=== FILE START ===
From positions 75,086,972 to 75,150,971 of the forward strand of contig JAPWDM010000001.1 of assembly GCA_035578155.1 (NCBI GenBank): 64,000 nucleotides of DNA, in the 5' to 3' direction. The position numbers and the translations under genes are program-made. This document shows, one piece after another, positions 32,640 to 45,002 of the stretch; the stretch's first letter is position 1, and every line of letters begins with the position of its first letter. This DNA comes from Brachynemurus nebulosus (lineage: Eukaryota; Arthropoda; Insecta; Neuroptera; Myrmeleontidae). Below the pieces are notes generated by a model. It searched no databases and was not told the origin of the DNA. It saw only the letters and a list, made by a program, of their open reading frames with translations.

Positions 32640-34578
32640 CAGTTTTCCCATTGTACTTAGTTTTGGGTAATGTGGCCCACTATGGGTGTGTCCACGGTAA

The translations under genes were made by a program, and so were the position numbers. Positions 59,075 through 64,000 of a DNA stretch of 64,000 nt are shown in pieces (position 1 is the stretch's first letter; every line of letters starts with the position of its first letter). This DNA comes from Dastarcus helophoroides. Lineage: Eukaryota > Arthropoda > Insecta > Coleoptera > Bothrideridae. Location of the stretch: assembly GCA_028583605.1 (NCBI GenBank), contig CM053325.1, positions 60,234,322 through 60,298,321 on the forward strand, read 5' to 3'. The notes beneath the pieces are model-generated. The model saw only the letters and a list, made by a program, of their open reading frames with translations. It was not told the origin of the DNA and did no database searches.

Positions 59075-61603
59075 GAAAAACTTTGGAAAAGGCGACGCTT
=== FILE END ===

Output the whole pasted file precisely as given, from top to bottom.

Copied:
From positions 75,086,972 to 75,150,971 of the forward strand of contig JAPWDM010000001.1 of assembly GCA_035578155.1 (NCBI GenBank): 64,000 nucleotides of DNA, in the 5' to 3' direction. The position numbers and the translations under genes are program-made. This document shows, one piece after another, positions 32,640 to 45,002 of the stretch; the stretch's first letter is position 1, and every line of letters begins with the position of its first letter. This DNA comes from Brachynemurus nebulosus (lineage: Eukaryota; Arthropoda; Insecta; Neuroptera; Myrmeleontidae). Below the pieces are notes generated by a model. It searched no databases and was not told the origin of the DNA. It saw only the letters and a list, made by a program, of their open reading frames with translations.

Positions 32640-34578
32640 CAGTTTTCCCATTGTACTTAGTTTTGGGTAATGTGGCCCACTATGGGTGTGTCCACGGTAA

The translations under genes were made by a program, and so were the position numbers. Positions 59,075 through 64,000 of a DNA stretch of 64,000 nt are shown in pieces (position 1 is the stretch's first letter; every line of letters starts with the position of its first letter). This DNA comes from Dastarcus helophoroides. Lineage: Eukaryota > Arthropoda > Insecta > Coleoptera > Bothrideridae. Location of the stretch: assembly GCA_028583605.1 (NCBI GenBank), contig CM053325.1, positions 60,234,322 through 60,298,321 on the forward strand, read 5' to 3'. The notes beneath the pieces are model-generated. The model saw only the letters and a list, made by a program, of their open reading frames with translations. It was not told the origin of the DNA and did no database searches.

Positions 59075-61603
59075 GAAAAACTTTGGAAAAGGCGACGCTT